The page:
Live in each season as it passes; breathe the air, drink the drink, taste the fruit, and resign yourself to the influence of the earth.
Henry David Thoreau
Our last beach day of 2013 on September 29th was glorious. It was a spur of the moment decision to hop in the Karl up and head to Julian Bay. The sun was too warm, the Lake was too flat and we were too excited to steal one last beach day to do anything but load up and go. Looking at these photos I took a short three months ago, with a fresh twelve inches of snow on the ground and more falling by the hour, the vivid colors seem almost impossible in their saturated hues. The solstice was yesterday and we are making our way back to the sun but not before winter settles in for a good, long visit. I'm looking forward to re-acquainting myself with the Old Man, wrapping my dreams, thoughts and intentions in his snowy blanket and allowing them time to rest and germinate before summer's warmth brings them to life.
On our way over, I had a feeling we would see a bear when we arrived at Julian Bay (Stockton has one of the highest concentration of black bears in the world). Unfortunately, we were a little late to watch him saunter down the beach but he left his foot prints behind.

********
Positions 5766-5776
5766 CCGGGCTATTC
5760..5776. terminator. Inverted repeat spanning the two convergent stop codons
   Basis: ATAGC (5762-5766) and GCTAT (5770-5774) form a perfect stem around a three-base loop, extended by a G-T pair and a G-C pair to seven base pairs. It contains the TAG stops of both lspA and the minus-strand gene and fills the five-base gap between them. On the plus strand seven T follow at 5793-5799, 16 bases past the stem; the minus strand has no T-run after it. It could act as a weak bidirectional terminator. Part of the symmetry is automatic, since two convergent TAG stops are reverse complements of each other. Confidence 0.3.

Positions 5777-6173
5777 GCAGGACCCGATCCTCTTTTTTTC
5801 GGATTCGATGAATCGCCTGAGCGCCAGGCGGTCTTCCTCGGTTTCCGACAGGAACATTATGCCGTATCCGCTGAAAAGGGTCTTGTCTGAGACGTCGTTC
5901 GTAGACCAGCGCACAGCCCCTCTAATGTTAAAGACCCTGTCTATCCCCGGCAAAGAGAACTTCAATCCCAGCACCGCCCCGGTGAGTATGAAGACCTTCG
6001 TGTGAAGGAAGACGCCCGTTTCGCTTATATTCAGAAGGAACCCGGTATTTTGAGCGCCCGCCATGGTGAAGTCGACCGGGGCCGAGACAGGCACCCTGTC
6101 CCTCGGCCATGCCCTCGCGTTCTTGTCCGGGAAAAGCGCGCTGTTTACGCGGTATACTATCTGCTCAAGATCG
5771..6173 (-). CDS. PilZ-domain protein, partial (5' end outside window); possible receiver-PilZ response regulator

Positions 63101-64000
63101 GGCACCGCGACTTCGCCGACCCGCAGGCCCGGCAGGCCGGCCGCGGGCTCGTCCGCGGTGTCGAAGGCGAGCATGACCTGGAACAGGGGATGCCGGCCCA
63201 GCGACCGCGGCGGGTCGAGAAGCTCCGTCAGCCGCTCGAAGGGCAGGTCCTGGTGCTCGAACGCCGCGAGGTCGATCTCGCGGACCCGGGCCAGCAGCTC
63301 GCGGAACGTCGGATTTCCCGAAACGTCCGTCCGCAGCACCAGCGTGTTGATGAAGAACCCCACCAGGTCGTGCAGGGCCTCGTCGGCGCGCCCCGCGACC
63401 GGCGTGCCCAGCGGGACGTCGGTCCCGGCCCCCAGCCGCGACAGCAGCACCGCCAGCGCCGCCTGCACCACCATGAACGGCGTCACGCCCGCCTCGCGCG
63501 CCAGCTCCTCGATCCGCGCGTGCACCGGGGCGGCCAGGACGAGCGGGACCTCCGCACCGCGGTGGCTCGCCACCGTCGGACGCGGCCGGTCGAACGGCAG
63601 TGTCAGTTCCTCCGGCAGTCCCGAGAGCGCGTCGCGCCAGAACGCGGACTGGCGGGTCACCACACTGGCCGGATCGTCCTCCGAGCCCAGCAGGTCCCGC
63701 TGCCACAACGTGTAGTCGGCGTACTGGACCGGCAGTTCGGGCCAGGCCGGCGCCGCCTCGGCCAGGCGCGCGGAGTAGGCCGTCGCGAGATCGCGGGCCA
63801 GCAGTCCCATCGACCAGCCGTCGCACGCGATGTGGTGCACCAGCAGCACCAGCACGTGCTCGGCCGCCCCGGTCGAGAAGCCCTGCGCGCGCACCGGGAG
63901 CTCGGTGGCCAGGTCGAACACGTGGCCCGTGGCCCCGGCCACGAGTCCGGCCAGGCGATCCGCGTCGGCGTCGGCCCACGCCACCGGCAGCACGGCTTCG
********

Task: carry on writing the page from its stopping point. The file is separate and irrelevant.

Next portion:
Julian Bay is one of my favorite anchorages— it's open to the big Lake, the sand 'sings' when I walk on it and the tombolo is an amazing contrast the vast lake. It's ringed by cranberry bushes, pines and marsh grasses, the water has a reddish hue and since it's not on the Lake, you can hear birdsong and other forest voices.
The majesty of pines never fails to catch my eye.
There is magic and wonder everywhere, the trick is too slow down enough to see it. A feather caught in a branch, a piece of driftwood pointing the way back to the beach, kids sprinting over the sand, a cluster of berries framed by frost kissed leaves and a smile on the muzzle of a Labrador named George— these are enough to remind me to walk mindfully through the world.
On this day after the Solstice, I'm ready to embrace the gifts of winter. As Thoreau said, I've 'resigned myself to the influence of the earth'— she knows we need the quiet and rest of winter before the riotous bounty of summer begins. I'm willing to follow her lead and live in accordance with the ageless rhythms of such a wise spirit. The snowflakes, icicles, warm light from our porch casting shadows on the snow, long nights, saunas, the muffled quiet during a snowstorm, fires in the wood stove, the sound of ice on the Lake and the feeling of being tucked in for a 'long winters nap'— these are the reasons I appreciate the austere beauty of winter. After all, I know we'll be back at the beach soon enough (after we survive mud season).